My only handicap that I am personally following is to play this game as blind as possible. I’m not going to bother with item duping, I know Force classes are utterly broken, and I don’t want to consult a wiki to generate the best possible outcome for my character(s). I want to try to match my experience with the game similar to how others played the game back when it came out. Its incredible how the evolution of game design and social interaction has changed the way we play the game, and for a game like Phantasy Star Online, the experience does not match with a modern massive multiplayer environment. But to get the most out of the game, its best to look at why the game had it’s strengths in the first place. Its not entirely possible, and I do want to try and avoid the technical hurdles the game has, because there’s nothing quite like it out there. I want to see about doing an annual check in with the game as well as have more video podcasts with people who played the game before sharing their experiences. Because honestly? I truly regret letting it pass by me, even with the paid subscription fees involved.
Now, lets take a look at the headlines for Monday.
- Barry the Nomad and Shigs talk with GameSpot Editor Peter Brown reminiscing on all things SEGA. [Swingin’ Report Show #54]
- Ben wrote an editorial on how Sonic should remain true to himself while branching out. [Sonic Lost Identity?]
- You can check out the PSO Adventures on our YouTube Playlist and on Twitch [Tales from Ragol]
- I was also part of another stream with three other people and we defeated Dark Falz [Jay’s Gaming and RetroGaming Stream]
- Wait. What happened to Vidya Retro? In a joint effort with SEGAbits, we renamed it to SEGA Channel Retro. [That Logo is Pretty Nice, Barry]
- On 2/2/2014 was the 20th anniversary of Sonic the Hedgehog 3. [You’re Old]
- Retro user MarkyJester releases another Sonic 1 ROM hack titled Ring Ride 3. [Fill Sonic with Lead]
- Jazz Jackrabbit 1 mod Sonic With a Gun by VioletCLM releases on Feburary 23rd [I Miss the Jazz Days]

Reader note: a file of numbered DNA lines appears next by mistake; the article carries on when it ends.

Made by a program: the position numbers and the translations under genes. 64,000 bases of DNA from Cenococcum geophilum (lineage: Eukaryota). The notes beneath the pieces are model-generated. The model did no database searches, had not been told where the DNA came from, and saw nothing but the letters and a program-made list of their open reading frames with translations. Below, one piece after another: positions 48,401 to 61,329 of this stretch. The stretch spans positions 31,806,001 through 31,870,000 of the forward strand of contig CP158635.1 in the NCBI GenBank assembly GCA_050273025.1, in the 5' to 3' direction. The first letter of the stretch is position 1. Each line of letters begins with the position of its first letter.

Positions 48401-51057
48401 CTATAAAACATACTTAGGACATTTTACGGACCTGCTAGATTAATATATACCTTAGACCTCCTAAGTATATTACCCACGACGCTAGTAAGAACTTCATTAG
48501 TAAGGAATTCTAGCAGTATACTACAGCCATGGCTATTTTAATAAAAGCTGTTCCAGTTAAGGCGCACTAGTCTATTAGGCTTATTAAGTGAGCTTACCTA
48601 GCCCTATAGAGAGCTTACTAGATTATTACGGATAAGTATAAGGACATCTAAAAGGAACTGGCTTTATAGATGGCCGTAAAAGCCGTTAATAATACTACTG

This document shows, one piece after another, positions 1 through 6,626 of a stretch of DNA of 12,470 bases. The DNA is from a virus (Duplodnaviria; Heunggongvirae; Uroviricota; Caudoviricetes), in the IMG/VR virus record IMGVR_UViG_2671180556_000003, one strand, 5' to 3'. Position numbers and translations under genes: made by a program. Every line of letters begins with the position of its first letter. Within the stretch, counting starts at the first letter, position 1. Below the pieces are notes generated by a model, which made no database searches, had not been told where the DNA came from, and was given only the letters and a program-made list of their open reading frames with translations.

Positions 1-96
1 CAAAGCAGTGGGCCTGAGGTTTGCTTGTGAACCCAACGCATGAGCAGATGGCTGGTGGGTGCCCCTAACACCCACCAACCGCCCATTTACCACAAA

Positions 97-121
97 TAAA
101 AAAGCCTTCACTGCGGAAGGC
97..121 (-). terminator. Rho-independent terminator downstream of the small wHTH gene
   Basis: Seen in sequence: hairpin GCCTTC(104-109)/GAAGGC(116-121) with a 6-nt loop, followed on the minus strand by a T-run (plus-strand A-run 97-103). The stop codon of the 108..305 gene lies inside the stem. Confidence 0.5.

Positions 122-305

- Relic Entertainment and Creative Assembly Fight to the Death in Counter Strike [Relic’s Victory is Similar to the Super Bowl]
- Akira Yuki was officially revealed as the next statuette in the SEGA All-Stars line [First 4 Figures]
While I usually wouldn’t link to petitions for video games on Monday Links, this one has actually been acknowledged by SEGA and has a chance of resulting in something happening, so I’ll let this one slide. If you want to let SEGA know that you want games like Bayonetta, Vanquish, Virtua Fighter 5: Final Showdown, Valkyria Chronicles and other such games on PC, go support it. In other news: enough stuff happened in the past week for me to do a Monday Links. So here goes:
- We need more Dreamcast title screens for the SEGA Retro wiki, so please help out if you can. [Remember that SEGA wiki we have]
- We also need more Saturn title screens for the same reason, so if possible please help out with that as well. [Pretty please]
- SEGAbits posted a bunch of articles about the awesome Mega Drive game Ristar. [Like this one, this one, this one, this one, this one and also this one]
- Remember when SAGE was still a thing? Well, it still is. SAGE 2014 Act 1 will start February 23rd. [Also not just for games now]
- My Life With SEGA kills some time on the SEGA Genesis with [Time Killers]
- Sonic Team’s upcoming Puyo Puyo and Tetris cross-over game has gotten a new trailer. [Japan-only®]
- The indie Dreamcast shmup Redux: Dark Matters is being shipped to Kickstarter backers. [The Dreamcast refuses to die]
- Another indie Dreamcast shmup called NEO XYX has gone gold. [Shmups refuse to die]
- Like mentioned above, fans are petitioning for PC releases of SEGA games. [Here’s the NeoGAF thread with more info]
This week on Vidya Retro we look at what could have been after the passing of the Dreamcast as we take a look at unreleased games and other elusive Dreamcast products as well as a pre-show look at the Android version of Sonic & SEGA All-Stars Racing.